Greek tragedy Athenian tragedy—the oldest surviving form of tragedy—is a type of dance -drama that formed an important part of the theatrical culture of the city-state. The presentations took the form of a contest between three playwrights, who presented their works on three successive days. Each playwright offered a tetralogy consisting of three tragedies and a concluding comic piece called a satyr play. Only one complete trilogy of tragedies has survived, the Oresteia of Aeschylus.
Like many sons, both Hamlet and Aeneas have frank conversations with their fathers that direct them. The difference, of course, in these relationships is that the fathers of both characters speak to them from the dead. Conference Panel Proposal Title of panel: Reflections from the Dwellings of the Dead Six sentence description or abstract of panel: Ray Bradbury"s famous novel, Fahrenheit details the negative effects of censorship specifically in response to the political and social conflicts that remain as culturally relevant as ever in contemporary society.
Advocates of gun control, national security, and LGBT, and religious rights all draw from principles found in Bradbury"s novel. My paper will detail how the novel creates learning opportunities for high school students to explore multiple perspectives of censorship, abstract attitudes regarding politics and religion, and emerging contemporary social attitudes.
Because the frequently archaic language in eighteenth-century British laboring-class poetry often fails to resonate with my students, I designed a service-learning course to help them understand similarities between the culture within which such poetry flourished and conditions in contemporary rural Alabama less than one hundred miles from our campus.
My students and I journeyed into Alabamas Black Belt, where the poverty rate hovers around forty percent, and they came to see how late eighteenth-century poets Oliver Goldsmith and George Crabbe polemicized about conditions like poverty, crime, and rural depopulation that resemble those of contemporary Alabama.
My students knew little at first about the nature or causes of eighteenth-century rural poverty and failed to see through Goldsmith"s sentimental rendering of it in The Deserted Village, but they have been inundated all of their lives by Gone With the Wind and other idealizations of agrarian Southern culture.
Their illusions dissipated quickly under the combined force of Crabbe"s almost brutal demythologizing of rural poverty in his poetic riposte to Goldsmith, The Village, and our service-learning activities in Head Start centers in the Black Belt. By linking their readings with their service-learning, the students enriched their skills as readers and interpreters of literature, gained practice in civic responsibility, and, most importantly in terms of the ACTC conference theme, gained perspective on current social issues via the literary culture of the eighteenth century.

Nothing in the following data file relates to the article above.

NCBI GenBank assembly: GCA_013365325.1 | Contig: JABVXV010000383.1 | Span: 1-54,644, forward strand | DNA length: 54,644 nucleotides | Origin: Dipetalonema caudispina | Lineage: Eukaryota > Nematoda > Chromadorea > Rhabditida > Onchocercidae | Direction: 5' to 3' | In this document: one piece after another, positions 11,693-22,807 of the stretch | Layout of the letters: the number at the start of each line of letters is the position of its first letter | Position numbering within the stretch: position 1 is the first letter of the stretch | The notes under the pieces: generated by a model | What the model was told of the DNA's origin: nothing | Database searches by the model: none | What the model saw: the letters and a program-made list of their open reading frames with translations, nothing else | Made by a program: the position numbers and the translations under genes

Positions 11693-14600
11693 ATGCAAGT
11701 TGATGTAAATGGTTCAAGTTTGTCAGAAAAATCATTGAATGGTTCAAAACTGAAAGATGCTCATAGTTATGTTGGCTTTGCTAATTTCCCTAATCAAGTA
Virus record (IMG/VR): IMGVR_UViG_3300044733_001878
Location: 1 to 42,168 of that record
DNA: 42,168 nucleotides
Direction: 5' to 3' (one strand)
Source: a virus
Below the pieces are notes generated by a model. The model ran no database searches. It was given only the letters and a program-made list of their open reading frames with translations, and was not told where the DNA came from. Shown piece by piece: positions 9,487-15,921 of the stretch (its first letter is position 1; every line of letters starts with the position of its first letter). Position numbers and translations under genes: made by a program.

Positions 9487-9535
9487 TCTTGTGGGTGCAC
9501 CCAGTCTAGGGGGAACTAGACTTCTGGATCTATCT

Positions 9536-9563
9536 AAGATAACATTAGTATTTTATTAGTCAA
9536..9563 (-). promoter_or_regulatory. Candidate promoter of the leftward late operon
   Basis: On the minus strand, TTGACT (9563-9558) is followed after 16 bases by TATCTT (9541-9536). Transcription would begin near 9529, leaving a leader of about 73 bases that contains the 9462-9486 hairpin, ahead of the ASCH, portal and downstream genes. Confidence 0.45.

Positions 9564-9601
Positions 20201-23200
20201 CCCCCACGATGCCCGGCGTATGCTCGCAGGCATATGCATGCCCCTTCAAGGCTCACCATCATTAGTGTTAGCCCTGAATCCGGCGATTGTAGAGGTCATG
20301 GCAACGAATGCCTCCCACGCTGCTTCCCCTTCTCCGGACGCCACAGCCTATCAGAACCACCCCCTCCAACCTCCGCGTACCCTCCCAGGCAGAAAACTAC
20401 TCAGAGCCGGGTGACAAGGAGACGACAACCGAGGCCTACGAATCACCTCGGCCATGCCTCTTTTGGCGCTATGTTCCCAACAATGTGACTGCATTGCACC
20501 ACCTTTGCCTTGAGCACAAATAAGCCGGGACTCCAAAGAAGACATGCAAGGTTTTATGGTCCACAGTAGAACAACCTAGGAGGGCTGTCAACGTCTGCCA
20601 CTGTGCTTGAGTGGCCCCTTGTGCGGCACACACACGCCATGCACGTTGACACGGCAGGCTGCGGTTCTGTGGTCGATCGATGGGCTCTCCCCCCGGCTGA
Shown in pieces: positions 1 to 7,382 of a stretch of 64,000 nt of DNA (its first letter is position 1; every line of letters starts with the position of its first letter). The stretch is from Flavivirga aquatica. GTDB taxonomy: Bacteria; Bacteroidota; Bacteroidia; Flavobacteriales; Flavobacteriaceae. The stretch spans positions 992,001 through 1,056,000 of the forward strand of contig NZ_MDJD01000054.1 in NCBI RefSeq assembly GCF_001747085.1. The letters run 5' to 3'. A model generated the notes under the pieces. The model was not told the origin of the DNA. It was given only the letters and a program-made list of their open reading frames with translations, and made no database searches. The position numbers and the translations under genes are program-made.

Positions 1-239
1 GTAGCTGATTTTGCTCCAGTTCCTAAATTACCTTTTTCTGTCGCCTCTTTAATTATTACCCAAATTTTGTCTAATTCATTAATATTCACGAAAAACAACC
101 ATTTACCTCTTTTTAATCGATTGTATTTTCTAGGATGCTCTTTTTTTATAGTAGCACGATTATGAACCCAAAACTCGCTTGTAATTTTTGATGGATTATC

Contemporary Fiction and Core Texts: For many undergraduates reading and interpreting classic core texts can be intimidating and prohibitive.
Often genre, style, and translation prevent students from realizing the perennial nature and importance of the themes and questions classic texts present. Contemporary fiction that acknowledges its philosophic and literary ancestors while at the same time broaching perennial themes from a modern perspective can be a road in to more traditional texts while simultaneously framing the problems and questions that are prominent to students.
In this paper, we will argue that Mark Helprin"s Freddy and Fredericka, with its allusions to Dante, Tocqueville, Hegel, Swift, and Twain to name just a few combined with its comic humour and clear vision of democracy provides a path for contemporary students to the western core while at the same time making a case for itself as part of that core.
Intellectual, Moral and Physical Abstract: Contemporaries John Stuart Mill and Herbert Spencer championed utilitarian views but did not share identical views on the shape and utility of education.
Intellectual, Moral and Physical in order to consider factors that resulted in radically different priorities and goals for education. These texts raise issues that continue in modern discussions about the utility of different forms of education, particularly of practical and liberal arts education.
Apophaticism and The White Whale: Part of the problem with justifying the liberal arts to the modern world be it scientific, corporate or technological is that in so doing, we fail to translate standards from those quantifiable to those enduring and universal.